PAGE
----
When working with bearded irises there is little chance of contamination by bees but when working with beardless irises it is a different story. If left alone most beardless irises will set a bee pod for every flower. To prevent contamination use "loose buds" that are about to open for the pod parent at least, I use them for the pollen parents also to be sure the pollen is not contaminated. I open the bud and remove the petals and stamens, saving the pollen if I want to use it also. By removing the petals the bees have no place to land and it is difficult for them to contaminate the cross. I then wait for an hour or two until the stigmatic lip is mature and make the cross using a fresh flower for pollen or using pollen from that saved in envelopes. If you have saved pollen, particularly that of beardless irises, it often; s scattered all over the envelope in just a few hours with non left on the stamen itself I then use a very tiny watercolor brush to apply the pollen to the stigma. If you use this method you need to carry a small bottle of rubbing alcohol to wash your brush after each cross to kill all the remaining pollen so you don't contaminate your next cross. Be sure you let your brush dry thoroughly before using it again. Luckily this only takes a minute or two. Some people are impatient and carry several brushes so they don't have to wait. If the pollen is scattered around a coin envelope you can loose much of it down in the comers so I use little folded envelopes I learned to make many years ago. If you want to make some the directions are below.
Now that we know how to make a cross the decision of what to cross is the next and most difficult task. The most important thing is to have a goal. You will be caring for these irises for the next four years before serious evaluations can be made. For the beginner you will more likely have success if you cross similar irises, pink bearded with pink bearded, Siberian with Siberian, or PCN with PCN etc. But have a reason for each cross such as a better branched pink bearded, a more ruffled white Siberian or a more hardy PCN. Select your parents carefully from the best irises available. If your goal is a better branched pink bearded iris select the very best colored and formed flower for one parent and the best branched pink available, even if the flower isn't great, for the other parent. Murphy says you will get the poor flower on the poor plant but sometimes we get lucky in this gambling game known as hybridizing.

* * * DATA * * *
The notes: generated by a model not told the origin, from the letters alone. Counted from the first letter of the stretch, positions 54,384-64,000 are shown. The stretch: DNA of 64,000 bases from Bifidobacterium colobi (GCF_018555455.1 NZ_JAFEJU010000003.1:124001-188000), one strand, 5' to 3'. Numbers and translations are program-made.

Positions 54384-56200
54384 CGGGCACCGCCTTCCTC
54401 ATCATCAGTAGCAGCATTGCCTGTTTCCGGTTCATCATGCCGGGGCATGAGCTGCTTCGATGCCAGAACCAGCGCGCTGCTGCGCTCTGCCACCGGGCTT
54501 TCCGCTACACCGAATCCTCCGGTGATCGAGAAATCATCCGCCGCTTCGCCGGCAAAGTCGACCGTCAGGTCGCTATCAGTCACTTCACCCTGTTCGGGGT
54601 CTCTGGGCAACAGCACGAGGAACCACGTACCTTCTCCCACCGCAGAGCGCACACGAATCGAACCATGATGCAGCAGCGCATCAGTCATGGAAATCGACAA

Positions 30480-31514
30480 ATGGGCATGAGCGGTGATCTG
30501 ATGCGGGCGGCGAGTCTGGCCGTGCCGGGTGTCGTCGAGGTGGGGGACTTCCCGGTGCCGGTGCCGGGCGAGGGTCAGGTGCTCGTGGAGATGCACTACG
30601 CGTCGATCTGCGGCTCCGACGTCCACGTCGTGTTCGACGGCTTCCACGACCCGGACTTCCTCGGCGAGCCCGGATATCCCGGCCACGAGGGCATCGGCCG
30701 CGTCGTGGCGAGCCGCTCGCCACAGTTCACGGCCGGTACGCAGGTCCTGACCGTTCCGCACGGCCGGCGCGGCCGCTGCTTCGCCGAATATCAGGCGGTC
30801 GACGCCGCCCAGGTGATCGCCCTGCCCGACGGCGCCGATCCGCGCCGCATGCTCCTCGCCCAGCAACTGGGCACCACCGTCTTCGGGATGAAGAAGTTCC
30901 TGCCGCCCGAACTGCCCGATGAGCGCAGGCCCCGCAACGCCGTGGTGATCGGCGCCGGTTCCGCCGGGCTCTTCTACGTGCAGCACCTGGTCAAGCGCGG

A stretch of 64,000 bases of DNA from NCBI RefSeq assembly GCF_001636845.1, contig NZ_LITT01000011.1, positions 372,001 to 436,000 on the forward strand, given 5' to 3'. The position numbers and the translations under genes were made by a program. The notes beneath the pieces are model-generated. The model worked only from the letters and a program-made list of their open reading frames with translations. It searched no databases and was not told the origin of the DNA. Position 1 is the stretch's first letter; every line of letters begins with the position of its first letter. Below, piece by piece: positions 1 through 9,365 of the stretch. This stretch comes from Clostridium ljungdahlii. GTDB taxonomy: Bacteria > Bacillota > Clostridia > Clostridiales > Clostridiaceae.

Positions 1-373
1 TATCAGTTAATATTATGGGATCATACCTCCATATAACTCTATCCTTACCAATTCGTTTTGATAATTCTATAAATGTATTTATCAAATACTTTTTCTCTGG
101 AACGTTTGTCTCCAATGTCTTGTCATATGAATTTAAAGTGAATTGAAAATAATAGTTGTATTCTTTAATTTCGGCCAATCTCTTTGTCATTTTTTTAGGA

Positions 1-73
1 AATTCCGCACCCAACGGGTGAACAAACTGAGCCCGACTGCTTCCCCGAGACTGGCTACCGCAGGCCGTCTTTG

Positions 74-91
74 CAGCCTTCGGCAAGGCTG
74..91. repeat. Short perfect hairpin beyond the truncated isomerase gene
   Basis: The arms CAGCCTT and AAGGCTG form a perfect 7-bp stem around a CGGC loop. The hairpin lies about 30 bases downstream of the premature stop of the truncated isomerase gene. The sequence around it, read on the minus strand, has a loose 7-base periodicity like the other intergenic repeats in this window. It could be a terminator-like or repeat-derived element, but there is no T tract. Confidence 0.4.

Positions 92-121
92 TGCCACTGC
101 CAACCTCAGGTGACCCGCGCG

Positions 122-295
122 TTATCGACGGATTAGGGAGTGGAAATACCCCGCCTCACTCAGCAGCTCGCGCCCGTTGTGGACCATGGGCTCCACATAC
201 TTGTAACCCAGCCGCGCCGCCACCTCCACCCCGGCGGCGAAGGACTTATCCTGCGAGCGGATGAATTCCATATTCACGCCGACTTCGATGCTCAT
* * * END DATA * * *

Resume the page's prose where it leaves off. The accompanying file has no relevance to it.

If you think this is a hobby (read that addiction) that you want to be serious about give careful consideration to your goals. To become a top hybridizer of tall bearded irises is very difficult. The competition is stiff for beginners. However there are not many working in the field of MTB's or MDBs or working on some of the species groups or even on PCN'S. In these fields you will be able to see some realization of your goals much more quickly. Changes and improvements in Tall Bearded irises come very slowly and in tiny increments. If you are the type to be very adventuresome try some wide crosses, we really don't know what irises will cross with what. We can study genetics and make a guess but there are a lot of irises growing in our gardens that prove these genetic guesses wrong! Be prepared for a lot of empty pods but if you get a take on a wide cross and the seed grows. WOW! Whether it is a once in a while thing or a serious endeavor hybridizing is still fun. There are quite a few award winning iris out there by back yard gardeners from shot in the dark crosses so go join the addicted pollen daubers. For more information read Terry Aitken's excellent article on hybridizing in the Region 13 'Newsletter Spring 1994.
Many of you may already know how to make these handy little envelopes. I use them because when planting seed or using the pollen they can be completely unfolded so there are no hidden comers as with regular envelopes. They can be made from anything at hand if you are offered seed or pollen when you are not equipped with normal envelopes. A bit of newspaper, .an old shopping fist, I once made one from a dollar bill when offered some rare seed. It is best to use an absorbent paper such as newsprint so that seeds or pollen do not mold.